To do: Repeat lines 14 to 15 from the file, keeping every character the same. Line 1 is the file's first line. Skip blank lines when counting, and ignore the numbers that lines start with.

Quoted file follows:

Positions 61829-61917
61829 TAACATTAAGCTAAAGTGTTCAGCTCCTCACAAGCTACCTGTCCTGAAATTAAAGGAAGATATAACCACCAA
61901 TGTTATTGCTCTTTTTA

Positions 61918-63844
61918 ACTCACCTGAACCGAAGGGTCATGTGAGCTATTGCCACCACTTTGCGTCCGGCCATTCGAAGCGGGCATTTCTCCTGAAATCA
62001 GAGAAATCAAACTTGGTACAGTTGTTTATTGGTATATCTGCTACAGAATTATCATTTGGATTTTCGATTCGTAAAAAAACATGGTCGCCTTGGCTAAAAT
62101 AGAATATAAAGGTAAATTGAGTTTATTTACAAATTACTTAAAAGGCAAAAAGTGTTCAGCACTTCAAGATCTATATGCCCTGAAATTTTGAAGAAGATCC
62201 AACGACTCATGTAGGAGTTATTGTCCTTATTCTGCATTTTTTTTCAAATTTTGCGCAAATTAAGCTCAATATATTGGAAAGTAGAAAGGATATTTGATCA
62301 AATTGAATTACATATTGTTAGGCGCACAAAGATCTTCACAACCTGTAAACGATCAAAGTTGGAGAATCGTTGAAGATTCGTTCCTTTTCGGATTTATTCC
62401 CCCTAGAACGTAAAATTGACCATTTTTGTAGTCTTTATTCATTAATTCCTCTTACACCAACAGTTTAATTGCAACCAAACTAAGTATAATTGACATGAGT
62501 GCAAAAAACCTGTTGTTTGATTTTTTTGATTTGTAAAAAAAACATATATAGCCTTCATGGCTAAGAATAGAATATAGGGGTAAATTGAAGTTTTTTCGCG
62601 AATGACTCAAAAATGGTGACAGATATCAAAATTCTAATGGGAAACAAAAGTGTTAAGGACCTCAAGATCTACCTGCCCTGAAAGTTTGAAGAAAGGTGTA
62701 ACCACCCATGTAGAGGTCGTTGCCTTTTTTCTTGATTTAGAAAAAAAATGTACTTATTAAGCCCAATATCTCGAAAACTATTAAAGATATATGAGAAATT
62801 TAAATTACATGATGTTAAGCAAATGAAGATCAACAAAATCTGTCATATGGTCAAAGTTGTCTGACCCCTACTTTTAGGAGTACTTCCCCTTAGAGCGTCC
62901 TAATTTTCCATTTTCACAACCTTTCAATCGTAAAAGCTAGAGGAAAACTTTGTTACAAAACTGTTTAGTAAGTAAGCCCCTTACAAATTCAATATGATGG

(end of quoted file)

62801 TAAATTACATGATGTTAAGCAAATGAAGATCAACAAAATCTGTCATATGGTCAAAGTTGTCTGACCCCTACTTTTAGGAGTACTTCCCCTTAGAGCGTCC
62901 TAATTTTCCATTTTCACAACCTTTCAATCGTAAAAGCTAGAGGAAAACTTTGTTACAAAACTGTTTAGTAAGTAAGCCCCTTACAAATTCAATATGATGG